Between March and April, the Costa Rican Social Security Fund (CCSS) will begin to call all people over 58 by phone to schedule appointments and vaccinate them against COVID-19.
But as more vaccines come in, the institution will begin to implement other strategies, such as open vaccination in shopping centers and house-to-house visits.
This was explained by the coordinator of the Immunization Program of the Fund, Leandra Abarca, who assured that these strategies – called “extramural” – will serve to reach more people. “In the second quarter, when we already expect to have more vaccines arriving, health personnel will incorporate other strategies such as some extramural ones,” Abarca explained.
As part of these strategies, the staff of clinics and ebais could go out to visit people who are part of the CCSS home visiting program from house to house, as explained by the doctor. Also, the institution could set up vaccination awnings in communal sites – such as schools or libraries – or even shopping centers, Abarca said. They would have to meet criteria to carry out the vaccination in a controlled way.
But these strategies will only begin to work when the country has an expanded number of vaccines. For this reason, initially, the ebais themselves will contact patients by phone to get vaccinated.
The Fund estimates the start of vaccination of people over 58 years of age by the end of the first quarter of 2021. This is the second priority group. The first group includes first responders and nursing homes.
How do they find me?
The ebais have registered in their databases the people insured with the Fund. With this information, health personnel will contact people over 58 years of age by phone. In general, the ebais and clinics will be the main channel of communication with people, Abarca said. Patients may contact these centers to find out when the vaccine arrives in their community.
Eventually, the institution will seek that the Edus application can send notifications to people, to remember the day of their second dose or to schedule vaccination appointments. However, this option has not yet been enabled.
What do I do when they contact me?
When contacted, patients will be able to schedule an appointment at the health facility and attend the vaccination that day. The Fund, therefore, asked the population to avoid attending medical centers without an appointment, since the vaccine will only be administered if there was already previous contact with people, according to Abarca.
Do I need any documents?
To receive the vaccine, the Fund will request the identity card or some other document that certifies a regular immigration status. As part of the process, in addition, the Fund will deliver vaccination cards to the population to maintain adequate control over the doses granted, as well as the pharmaceutical of the vaccine. Some people who have already received the influenza vaccine in other years – often older adults – already have a vaccination card. These cards are also used for the COVID-19 vaccine.
Does it have any cost?
The vaccine will be given free of charge to all people, regardless of whether they are insured with the Fund or not. However, it will only be granted to people with regular immigration status.
In case of not having CCSS insurance, the institution asked to contact the ebais and clinics. In this way, uninsured persons would be registered in the databases and would be contacted later.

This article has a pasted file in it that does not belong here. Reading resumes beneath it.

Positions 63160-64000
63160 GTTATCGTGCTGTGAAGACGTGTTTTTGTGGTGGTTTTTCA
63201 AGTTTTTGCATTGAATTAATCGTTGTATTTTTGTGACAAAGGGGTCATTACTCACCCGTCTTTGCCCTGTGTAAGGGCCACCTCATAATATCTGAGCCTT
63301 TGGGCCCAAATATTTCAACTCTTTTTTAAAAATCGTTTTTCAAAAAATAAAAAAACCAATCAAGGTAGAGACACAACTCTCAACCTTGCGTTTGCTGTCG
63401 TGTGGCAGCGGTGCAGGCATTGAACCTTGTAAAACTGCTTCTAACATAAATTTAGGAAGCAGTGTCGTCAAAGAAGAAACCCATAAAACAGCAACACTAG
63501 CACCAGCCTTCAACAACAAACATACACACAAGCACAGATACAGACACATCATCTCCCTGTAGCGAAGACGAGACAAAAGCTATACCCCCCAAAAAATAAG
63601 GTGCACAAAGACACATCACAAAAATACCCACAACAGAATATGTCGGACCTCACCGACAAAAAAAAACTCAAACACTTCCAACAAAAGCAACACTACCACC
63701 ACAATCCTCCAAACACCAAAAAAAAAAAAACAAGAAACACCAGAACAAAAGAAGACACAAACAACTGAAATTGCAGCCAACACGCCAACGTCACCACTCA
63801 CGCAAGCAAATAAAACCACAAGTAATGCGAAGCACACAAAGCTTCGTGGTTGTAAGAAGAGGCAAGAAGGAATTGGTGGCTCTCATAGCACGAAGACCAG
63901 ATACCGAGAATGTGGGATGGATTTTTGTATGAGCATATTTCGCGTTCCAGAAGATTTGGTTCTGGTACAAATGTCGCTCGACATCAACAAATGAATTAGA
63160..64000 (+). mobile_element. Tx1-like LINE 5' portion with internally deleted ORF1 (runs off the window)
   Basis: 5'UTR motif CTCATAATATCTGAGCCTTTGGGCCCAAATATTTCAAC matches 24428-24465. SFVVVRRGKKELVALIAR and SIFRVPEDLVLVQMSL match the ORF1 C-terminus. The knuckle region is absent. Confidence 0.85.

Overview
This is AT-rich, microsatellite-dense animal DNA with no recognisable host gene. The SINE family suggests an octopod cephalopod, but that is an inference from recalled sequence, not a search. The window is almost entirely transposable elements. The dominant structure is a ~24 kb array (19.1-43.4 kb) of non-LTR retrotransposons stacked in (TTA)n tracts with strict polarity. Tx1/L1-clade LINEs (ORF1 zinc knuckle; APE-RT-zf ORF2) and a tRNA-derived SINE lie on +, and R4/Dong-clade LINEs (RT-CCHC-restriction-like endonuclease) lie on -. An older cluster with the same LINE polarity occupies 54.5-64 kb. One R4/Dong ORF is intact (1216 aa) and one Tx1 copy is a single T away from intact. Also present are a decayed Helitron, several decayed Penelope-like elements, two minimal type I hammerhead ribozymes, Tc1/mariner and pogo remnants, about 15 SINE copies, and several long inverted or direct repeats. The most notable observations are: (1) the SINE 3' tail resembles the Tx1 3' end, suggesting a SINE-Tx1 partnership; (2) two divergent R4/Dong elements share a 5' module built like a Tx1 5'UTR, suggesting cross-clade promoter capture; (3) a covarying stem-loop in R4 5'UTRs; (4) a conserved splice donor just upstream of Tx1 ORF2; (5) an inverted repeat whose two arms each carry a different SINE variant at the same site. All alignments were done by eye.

Are there any health restrictions?
Before carrying out the vaccination, the medical personnel carry out a questionnaire to the patients, to verify that the vaccination conditions are safe, Abarca said. Patients with certain conditions – such as a history of severe allergies or asthma – may be vaccinated but only within medical centers. In other words, they cannot be vaccinated in “extramural” strategies, once they are implemented. Furthermore, pregnant women and children cannot be vaccinated, since clinical trials do not provide scientific evidence on the effectiveness of the vaccine in this population.
How do you monitor vaccination?
The Fund has a database, provided by the National Institute of Statistics and Censuses (INEC), which registers all people over 58 years of age in each community in the country. With these data, the institution will analyze whether, of the total number of people over 58 years of age in a canton, it is treating enough people to get vaccinated. In other words, the Fund can identify which communities are vaccinated the most.
On the contrary, in communities with low vaccination rate, information will be sought through the media, social networks and even peripherals so that people attend to be vaccinated, said Abarca.
What happens after my first dose?
All vaccinated people will need to return for a second dose. In the case of the Pfizer vaccine, the second dose is given 21 days after the first. In the case of AstraZeneca, the second dose is 28 days. People must schedule a new appointment with their health facility to apply the second dose of this vaccine. In addition, they must provide their vaccination card.
Can I break health protocols when I get vaccinated?
No. The vaccine takes at least a week after the second dose to build immunity, so people would still be at risk from COVID-19. But another factor is even more important. While vaccinated people have protection against severe symptoms of COVID-19, they can still contract it and spread it to other people.
Health authorities have warned that the protocols against COVID-19 and restrictive measures may begin to be lowered once at least 70% of the population has been vaccinated. The Fund estimates that vaccinating “the entire vulnerable population” will take between 7 and 8 months, depending on how quickly the vaccines arrive from the developers.